All couples at some point reach the relationship buyer’s remorse phase. This is the point where one or both start to wonder or question. They may think things like this is not what I signed up for or why should this be so hard. They have probably bumped up against issues and problems and been unwilling or unable to resolve them. They have probably been hurt and may have developed patterns of reacting to each other that make things worse rather than better. Many couples get stuck in negative patterns of arguing and fighting or withdrawing and withholding. In order for things to improve they need to break these patterns. They need to choose to do something different.
An interesting finding from marriage research is that many people who reported being unhappy in their marriage but chose to stay together, later report being very happy in that same marriage. It may pay to be patient and to see the buyer’s remorse phase as a signal to choose to grow and develop as a person and as a couple.
There are some strategies to help get unstuck:
Stop talking about your relationship
I recognize that ignoring problems is not the way to solve them. But I have found that couples in the buyer’s remorse phase of their relationship are not able to have a conversation about their relationship without it escalating to unpleasantness and way worse. So for the first while stop talking about your relationship.
Put positive energy back in your relationship
Smile at each other. Find reasons to feel grateful and to compliment each other. Pretend that you like each other if that is what it takes.
Get helpful help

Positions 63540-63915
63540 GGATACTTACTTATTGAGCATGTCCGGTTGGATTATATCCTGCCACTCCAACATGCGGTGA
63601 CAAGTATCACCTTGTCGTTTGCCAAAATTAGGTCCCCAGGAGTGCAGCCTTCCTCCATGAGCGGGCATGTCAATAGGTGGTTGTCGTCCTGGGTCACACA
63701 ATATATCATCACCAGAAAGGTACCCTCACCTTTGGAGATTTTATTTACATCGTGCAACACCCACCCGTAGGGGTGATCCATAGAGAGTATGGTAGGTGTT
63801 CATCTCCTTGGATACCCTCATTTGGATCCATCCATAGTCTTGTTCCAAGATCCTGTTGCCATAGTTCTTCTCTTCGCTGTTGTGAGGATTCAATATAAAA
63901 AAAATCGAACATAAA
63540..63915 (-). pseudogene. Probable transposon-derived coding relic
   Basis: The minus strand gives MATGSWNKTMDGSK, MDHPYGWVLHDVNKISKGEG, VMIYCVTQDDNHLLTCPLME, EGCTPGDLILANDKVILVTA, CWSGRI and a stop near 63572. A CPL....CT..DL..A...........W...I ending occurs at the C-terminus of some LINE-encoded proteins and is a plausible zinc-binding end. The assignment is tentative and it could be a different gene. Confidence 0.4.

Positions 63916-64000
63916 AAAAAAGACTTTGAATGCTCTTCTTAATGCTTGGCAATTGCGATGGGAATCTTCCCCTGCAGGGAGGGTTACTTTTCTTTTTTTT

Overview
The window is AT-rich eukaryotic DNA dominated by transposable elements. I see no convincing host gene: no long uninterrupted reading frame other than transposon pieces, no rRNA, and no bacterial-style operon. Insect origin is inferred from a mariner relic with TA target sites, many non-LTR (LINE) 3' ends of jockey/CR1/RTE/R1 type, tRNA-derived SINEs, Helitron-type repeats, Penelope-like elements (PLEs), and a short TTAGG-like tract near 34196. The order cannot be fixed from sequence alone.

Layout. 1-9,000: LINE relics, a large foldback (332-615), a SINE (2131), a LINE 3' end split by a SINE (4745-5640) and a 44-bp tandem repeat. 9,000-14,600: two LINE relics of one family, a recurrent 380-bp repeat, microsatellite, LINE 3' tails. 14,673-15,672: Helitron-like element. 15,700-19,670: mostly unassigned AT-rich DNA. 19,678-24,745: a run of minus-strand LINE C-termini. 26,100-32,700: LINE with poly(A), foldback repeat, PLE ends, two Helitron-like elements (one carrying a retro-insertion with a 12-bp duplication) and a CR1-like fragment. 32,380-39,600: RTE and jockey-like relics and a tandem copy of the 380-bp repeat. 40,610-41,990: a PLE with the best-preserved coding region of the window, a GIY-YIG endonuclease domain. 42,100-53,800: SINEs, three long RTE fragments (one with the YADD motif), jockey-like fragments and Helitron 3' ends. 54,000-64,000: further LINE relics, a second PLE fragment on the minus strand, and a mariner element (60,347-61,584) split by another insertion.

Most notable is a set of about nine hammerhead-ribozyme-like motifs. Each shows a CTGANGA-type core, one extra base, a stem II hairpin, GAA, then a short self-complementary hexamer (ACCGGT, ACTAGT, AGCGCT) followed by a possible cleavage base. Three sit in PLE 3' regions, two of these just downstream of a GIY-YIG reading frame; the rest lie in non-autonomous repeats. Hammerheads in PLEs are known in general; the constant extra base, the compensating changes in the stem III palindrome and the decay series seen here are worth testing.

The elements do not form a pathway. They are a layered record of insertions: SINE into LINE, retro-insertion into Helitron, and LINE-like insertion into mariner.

Avoid simply venting to your friends and family, especially if this turns into relationship or partner bashing. Helpful help is the kind that supports and validates you and at the same time helps you consider how you might be contributing to the problems. Talk to someone you can trust to not blame you or your partner.
Talk with each other
Once you have put some positive energy back in your relationship and you feel you can talk to each other without falling into the same old negative patterns of reacting, create some regular time to talk through your issues. You may need some help with this step. It can be advantageous to have a neutral third party present; you may want to consider a counsellor, mediator or ecclesiastical leader. As you start this process remember that you need to listen twice as much as you talk. Always take time to validate and acknowledge what you partner has said before you jump into making your point.
As you choose to interrupt your negative patterns of reacting, focus on the good in your relationship, feel and express gratitude and actively listen to your partner your relationship should start to feel a little more comfortable. Give yourselves time for healing and growth. Be gentle and patient with yourselves and with each other.
Sometimes it is time to get out
In cases of abuse the above advice does not apply. Call the police or go to a shelter. If you are in danger in your relationship, find a way to get out.